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Of Hometowns and Shit Holes

February 20, 2012
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Now Main Street’s whitewashed windows and vacant stores
Seems like there ain’t nobody wants to come down here no more
They’re closing down the textile mill across the railroad tracks
Foreman says these jobs are going boys and they ain’t coming back to your hometown
Your hometown
Your hometown
Your hometown

— Bruce Springsteen, My Hometown

I don’t know exactly when my hometown turned into a shit hole, but things in Ardsley, New York certainly aren’t what they used to be. Don’t get me wrong, it’s not like people are dealing crack on the corners or stabbing each other on the streets, but Ardsley has fallen on harder times than many of the neighboring towns in the area where I grew up.

If I have to guess as to what’s caused Ardsley’s problems, I’d say it’s mostly due to poor planning and the lack of a cohesive downtown area.

Ardsley isn’t a big town. It’s a village, really, measuring about one-square mile. Growing up, it was the picture of the (near) perfect small town. Lots of small, independent businesses run by families who lived within a mile or two of where they worked. A Rexall pharmacy. A Big Top novelties store. A Sunnydale Farms convenience store. A shoe store, a couple of pizza places, a couple of local garages, a flower shop, a diner, a couple of local bars. It could have been any small town in America.

Nowadays, you can get all (or most) of the same goods and services you used to find, but the town has lost its soul. The Mom & Pop stores have all been pushed out by big chains stores. The shops that haven’t been completely replaced sit vacant, along with an abandoned gas station, and a rundown string of shops in the square. The place feels like it’s dying from a slow, painful disease.

Ardsley's Clock

The thing is, there’s no reason Ardsley should be in this kind of shape. Located about 20 miles North of Manhattan, it’s still a popular commuter town with folks who work in the city. We’ve got good highway access and are close to three different Metro North stations that can get you from here to Grand Central in about 40 minutes.

What’s more, it’s not like this is a poor part of the country. The median cost for a house in Ardsley is about $500,000 and most people who live in the area have plenty of disposable income to spend. We even have a celebrity living in town, if you call Funk Master Flex a celebrity. (Other “celebrities” with Ardsley connections include Tom Carvel, Peter Riegert, Alan Alda, and Mark Zuckerberg, though none of them live here anymore.)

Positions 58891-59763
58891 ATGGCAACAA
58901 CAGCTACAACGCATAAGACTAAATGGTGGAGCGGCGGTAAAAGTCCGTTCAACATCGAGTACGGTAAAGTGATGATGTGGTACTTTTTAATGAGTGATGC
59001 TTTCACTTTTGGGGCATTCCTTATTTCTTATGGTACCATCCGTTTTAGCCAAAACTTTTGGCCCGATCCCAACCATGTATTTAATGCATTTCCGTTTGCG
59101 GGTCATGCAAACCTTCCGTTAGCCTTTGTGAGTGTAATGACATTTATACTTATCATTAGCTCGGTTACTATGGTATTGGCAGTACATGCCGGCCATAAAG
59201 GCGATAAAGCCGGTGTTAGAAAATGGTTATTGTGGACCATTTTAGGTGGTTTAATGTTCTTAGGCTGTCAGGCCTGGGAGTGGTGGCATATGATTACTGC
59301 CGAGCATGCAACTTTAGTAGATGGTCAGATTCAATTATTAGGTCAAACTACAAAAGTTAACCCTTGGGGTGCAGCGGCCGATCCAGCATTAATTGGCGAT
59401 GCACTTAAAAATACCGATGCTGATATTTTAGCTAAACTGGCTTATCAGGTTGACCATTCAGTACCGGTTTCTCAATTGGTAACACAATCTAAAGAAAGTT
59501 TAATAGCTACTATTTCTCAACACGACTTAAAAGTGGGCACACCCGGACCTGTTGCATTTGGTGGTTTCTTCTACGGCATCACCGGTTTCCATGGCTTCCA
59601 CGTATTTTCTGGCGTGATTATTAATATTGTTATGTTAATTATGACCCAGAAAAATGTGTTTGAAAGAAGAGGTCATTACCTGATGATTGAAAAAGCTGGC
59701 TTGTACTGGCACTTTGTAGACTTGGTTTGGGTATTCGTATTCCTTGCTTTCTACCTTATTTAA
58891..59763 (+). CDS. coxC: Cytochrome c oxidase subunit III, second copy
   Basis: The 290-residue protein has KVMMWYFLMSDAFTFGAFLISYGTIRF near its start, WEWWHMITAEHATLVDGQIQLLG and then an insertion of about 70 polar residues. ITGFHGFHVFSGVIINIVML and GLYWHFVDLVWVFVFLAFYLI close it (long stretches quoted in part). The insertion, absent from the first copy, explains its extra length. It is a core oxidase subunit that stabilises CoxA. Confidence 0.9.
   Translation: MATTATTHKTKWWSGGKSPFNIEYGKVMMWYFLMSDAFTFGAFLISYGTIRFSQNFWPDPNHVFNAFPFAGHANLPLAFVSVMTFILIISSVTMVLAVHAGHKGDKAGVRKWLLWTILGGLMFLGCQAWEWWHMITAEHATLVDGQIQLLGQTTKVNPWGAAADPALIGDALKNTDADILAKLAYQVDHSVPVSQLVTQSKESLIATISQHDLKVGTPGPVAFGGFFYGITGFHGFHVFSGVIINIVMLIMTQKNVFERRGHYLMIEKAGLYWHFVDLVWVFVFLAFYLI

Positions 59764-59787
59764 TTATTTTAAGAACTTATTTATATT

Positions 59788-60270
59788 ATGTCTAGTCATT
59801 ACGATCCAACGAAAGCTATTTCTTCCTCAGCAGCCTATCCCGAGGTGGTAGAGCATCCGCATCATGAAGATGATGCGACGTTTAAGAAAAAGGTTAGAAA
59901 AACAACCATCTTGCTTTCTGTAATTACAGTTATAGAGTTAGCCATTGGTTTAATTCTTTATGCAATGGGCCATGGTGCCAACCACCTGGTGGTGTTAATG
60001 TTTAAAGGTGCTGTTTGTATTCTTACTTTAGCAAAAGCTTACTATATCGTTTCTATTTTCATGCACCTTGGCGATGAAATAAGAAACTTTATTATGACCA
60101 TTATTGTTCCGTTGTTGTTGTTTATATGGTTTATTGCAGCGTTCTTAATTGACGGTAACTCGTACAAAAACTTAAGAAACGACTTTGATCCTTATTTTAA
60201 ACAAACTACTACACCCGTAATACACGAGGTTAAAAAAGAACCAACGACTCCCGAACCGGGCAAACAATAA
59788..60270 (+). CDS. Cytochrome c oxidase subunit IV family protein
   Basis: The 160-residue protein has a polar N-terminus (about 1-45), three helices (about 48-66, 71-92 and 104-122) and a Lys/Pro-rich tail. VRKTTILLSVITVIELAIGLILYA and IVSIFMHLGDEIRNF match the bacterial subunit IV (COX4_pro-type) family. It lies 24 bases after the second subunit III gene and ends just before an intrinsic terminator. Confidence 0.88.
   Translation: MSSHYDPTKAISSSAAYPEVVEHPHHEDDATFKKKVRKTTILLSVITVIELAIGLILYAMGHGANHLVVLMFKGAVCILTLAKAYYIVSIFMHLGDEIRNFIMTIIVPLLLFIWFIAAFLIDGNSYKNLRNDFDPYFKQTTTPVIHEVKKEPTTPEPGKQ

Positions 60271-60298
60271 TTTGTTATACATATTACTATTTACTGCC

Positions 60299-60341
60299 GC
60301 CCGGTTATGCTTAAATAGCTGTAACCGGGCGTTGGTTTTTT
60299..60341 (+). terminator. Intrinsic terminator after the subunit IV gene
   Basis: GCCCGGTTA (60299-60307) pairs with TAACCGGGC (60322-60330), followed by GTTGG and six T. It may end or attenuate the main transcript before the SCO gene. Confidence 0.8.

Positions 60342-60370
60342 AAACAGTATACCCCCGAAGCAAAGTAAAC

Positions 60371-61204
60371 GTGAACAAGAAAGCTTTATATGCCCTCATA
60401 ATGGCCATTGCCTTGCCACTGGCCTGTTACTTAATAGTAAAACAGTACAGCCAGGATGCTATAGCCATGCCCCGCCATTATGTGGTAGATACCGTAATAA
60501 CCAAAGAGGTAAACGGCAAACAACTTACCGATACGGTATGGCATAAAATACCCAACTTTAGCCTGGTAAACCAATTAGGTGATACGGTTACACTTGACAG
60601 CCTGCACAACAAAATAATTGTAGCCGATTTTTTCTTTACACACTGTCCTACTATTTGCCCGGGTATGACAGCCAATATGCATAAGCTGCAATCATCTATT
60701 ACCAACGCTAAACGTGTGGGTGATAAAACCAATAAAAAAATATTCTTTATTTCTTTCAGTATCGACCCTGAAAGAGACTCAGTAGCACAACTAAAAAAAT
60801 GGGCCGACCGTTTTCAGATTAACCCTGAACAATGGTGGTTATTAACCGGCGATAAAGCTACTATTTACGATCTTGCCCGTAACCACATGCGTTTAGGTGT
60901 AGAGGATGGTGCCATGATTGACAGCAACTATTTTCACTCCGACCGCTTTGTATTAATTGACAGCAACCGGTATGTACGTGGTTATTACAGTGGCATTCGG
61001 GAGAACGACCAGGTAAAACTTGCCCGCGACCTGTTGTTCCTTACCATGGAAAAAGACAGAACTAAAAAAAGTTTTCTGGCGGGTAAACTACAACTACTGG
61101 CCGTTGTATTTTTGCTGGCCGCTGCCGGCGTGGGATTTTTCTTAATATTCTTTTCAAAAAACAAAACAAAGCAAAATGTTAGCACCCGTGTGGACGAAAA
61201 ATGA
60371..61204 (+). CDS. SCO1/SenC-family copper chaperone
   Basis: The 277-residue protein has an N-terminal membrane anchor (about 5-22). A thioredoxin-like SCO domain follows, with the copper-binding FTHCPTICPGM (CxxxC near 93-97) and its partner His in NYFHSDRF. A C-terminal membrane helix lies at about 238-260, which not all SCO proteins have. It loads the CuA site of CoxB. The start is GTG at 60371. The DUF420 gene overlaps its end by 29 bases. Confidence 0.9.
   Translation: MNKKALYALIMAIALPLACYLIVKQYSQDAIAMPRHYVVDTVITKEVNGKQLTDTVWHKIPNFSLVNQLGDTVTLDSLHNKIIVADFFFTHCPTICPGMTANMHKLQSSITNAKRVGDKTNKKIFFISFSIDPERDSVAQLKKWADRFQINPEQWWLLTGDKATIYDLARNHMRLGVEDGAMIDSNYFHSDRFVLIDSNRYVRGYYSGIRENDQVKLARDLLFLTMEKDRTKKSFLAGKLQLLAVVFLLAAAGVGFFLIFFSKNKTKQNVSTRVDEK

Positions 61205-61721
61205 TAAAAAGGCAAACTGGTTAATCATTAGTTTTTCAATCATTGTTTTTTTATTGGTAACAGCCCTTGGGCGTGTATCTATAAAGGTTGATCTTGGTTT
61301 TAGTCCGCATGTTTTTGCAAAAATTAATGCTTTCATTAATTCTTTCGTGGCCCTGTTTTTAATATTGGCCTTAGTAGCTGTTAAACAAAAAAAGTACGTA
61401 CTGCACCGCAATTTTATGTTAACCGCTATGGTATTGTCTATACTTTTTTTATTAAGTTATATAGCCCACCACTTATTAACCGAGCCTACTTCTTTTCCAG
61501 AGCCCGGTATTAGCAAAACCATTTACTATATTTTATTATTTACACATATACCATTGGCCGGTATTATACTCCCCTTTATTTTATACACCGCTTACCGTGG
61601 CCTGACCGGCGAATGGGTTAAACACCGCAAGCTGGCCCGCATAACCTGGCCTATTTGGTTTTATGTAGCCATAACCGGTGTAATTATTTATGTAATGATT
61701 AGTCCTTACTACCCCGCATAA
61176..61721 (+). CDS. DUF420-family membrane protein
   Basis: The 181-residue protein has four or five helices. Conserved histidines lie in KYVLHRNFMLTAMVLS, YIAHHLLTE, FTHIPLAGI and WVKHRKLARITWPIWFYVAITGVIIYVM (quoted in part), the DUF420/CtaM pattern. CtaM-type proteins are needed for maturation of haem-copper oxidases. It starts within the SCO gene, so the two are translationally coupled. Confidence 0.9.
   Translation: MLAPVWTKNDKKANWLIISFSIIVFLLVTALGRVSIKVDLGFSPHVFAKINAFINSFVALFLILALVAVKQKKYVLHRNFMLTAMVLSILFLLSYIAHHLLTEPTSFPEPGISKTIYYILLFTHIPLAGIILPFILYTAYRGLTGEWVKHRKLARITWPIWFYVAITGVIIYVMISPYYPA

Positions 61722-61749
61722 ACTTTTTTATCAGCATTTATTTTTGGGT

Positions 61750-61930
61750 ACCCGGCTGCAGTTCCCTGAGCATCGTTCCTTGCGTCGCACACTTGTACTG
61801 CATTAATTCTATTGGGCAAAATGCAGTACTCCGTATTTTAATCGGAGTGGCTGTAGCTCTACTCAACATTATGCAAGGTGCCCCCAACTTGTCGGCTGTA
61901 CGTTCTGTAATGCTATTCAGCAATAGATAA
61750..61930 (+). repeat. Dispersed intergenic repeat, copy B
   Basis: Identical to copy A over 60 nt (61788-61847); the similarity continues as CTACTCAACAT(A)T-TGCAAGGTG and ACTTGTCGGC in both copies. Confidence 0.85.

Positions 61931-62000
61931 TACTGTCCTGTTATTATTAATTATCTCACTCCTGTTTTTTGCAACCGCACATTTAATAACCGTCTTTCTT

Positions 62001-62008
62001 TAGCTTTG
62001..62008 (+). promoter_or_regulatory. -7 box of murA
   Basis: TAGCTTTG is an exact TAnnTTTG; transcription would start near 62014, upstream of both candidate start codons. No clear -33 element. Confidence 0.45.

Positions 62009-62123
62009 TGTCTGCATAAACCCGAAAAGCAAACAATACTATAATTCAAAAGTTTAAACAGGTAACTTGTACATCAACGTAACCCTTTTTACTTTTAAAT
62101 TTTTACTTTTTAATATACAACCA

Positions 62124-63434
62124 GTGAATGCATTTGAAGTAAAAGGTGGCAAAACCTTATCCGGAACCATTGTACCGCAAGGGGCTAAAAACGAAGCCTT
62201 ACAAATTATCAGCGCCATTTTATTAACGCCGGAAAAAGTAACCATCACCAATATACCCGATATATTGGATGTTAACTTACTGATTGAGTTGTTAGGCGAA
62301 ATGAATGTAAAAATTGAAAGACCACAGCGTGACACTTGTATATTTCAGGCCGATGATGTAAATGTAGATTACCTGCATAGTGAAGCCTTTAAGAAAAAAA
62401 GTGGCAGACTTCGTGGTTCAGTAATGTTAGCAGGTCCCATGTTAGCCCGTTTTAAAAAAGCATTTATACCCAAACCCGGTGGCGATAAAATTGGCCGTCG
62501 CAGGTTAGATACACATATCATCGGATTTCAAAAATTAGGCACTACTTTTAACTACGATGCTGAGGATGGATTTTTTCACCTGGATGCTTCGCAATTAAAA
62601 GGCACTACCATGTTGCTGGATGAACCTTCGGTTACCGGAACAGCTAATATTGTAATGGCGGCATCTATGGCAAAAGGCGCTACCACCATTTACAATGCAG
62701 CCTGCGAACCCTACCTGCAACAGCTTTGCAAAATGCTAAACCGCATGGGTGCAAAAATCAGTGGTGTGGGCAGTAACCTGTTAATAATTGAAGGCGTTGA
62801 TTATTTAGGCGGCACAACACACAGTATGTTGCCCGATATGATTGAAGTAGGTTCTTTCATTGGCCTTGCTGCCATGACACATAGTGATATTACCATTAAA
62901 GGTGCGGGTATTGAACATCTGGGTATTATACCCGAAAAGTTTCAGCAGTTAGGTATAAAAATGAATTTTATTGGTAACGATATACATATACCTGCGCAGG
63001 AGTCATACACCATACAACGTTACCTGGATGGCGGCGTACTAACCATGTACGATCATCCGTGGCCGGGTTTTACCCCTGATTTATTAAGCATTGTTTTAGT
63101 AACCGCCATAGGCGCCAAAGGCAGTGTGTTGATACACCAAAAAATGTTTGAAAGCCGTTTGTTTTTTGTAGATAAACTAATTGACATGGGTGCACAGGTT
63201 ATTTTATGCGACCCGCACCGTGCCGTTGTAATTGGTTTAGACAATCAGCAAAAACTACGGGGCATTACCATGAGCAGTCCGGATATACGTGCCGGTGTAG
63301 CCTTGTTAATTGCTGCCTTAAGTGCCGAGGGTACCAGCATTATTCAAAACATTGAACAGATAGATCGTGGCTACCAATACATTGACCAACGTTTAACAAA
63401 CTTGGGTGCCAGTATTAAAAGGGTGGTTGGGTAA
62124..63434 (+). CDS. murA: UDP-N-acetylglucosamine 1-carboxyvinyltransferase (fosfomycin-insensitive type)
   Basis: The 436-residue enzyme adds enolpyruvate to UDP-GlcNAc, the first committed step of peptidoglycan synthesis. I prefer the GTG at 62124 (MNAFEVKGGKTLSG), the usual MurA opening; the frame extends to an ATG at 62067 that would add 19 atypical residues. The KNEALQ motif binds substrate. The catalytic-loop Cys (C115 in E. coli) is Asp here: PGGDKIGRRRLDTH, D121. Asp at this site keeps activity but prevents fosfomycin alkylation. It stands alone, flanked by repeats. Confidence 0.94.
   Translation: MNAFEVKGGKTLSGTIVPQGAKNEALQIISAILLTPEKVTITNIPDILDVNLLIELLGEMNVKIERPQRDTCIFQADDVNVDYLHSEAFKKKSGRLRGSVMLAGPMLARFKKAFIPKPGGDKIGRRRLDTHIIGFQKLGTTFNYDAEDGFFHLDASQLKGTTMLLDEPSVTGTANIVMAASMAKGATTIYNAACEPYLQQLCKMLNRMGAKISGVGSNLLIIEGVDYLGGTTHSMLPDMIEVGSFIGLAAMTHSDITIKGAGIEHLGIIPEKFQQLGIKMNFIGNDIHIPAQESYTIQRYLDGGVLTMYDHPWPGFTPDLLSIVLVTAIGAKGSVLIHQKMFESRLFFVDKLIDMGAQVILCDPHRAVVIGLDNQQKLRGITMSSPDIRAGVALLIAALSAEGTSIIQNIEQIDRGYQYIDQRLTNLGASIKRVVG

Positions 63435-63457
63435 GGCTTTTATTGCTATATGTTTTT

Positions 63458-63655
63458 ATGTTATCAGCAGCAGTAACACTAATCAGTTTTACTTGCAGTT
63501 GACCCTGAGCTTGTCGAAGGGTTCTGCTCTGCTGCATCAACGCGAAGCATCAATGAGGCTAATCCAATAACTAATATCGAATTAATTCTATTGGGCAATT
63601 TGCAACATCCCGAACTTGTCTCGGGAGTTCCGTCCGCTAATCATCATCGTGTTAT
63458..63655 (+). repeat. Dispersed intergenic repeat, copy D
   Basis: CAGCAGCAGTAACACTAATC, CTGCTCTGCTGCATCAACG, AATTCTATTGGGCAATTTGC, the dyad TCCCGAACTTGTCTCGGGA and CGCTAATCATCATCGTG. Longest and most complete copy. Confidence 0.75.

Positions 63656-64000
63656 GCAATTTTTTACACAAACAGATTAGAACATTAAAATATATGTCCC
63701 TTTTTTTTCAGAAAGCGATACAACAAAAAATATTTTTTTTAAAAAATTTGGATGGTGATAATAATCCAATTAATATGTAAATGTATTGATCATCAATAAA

Driving around the area, I’ve noticed that neighboring towns like Dobbs Ferry, Scarsdale, and Hartsdale all appear to be in much better shape than Ardsley, and I think I know the reason why. Unlike Ardsley, these towns all have real main streets or shopping districts filled with interesting stores. They encourage people to leave their cars, walk around and, ultimately, spend money.

Ardsley has Addyman Square, a small collection of uninteresting shops and cheap takeout restaurants that no one wants to go out of their way to visit. And, even if someone does want to purchase something in the square, it’s almost impossible to park there. What’s more, Ardsley’s main street is Saw Mill River Road, a busy, unattractive artery that does little more than link commuters with the New York State Thruway and the Saw Mill River Parkway, both of which have exits located within a few hundred yards of “downtown.” There nowhere worth walking to on Saw Mill River Road and no reason to walk even if you wanted to.

It’s obvious that Ardsley can be so much more than it currently is and the thing I don’t understand is why the residents and taxpayers don’t do more improve things. Sure, revitalizing a town isn’t easy or cheap, but the thing is, any money that’s spent on rehabbing the village now will be returned with interest if town officials encourage new, unique business to open their doors. Give people a reason to shop in Ardsley – and create a shopper friendly environment for them to do it in – and they’ll show up. Dobbs Ferry, Hartsdale, and Scarsdale have all proved this to be true. There’s no reason Ardsley can’t do the same thing.

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5 Comments leave one →
  1. February 20, 2012 6:32 pm

    Interesting story and I can definitely see things like this happening to a lot of “small towns” all over the country.

    It’s a sad state of affairs when almost everything is being taken over by corporations who do the same thing but with less love, heart and feeling.

    The soul is being sucked out of American life by the Wal-Mart’s and the Home Depot’s who drive small business out of every town and force former owners to find a job working for a big corporation just to survive.

    Good read!

  2. February 20, 2012 10:53 pm

    I’m always saddened by stories of towns that have lost their local business culture. In some towns, the core is taken over by upscale chains, while in others, the buildings are just shuttered; the result, though, is usually a community where everyone drives to a neighboring town to shop (and that town is hailed as a modern planning success because it has a Whole Foods and maybe a Trader Joe’s).

  3. February 21, 2012 6:13 am

    Yes, big box is always cited. The fact is that we (shoppers) voted with our feet. We are cheaper than we can prove smarter.

    Having done site evaluations, I wouldn’t touch your downtown with a x-foot pole. You did a fair job of detailing why.

  4. Marc permalink
    February 23, 2012 9:18 am

    Alan Alda? What’s his connection?

  5. katkin permalink*
    February 23, 2012 9:37 am

    He lived on the Dobbs side of the bridge as a kid. He went to Stepinac instead of Ardsley schools.

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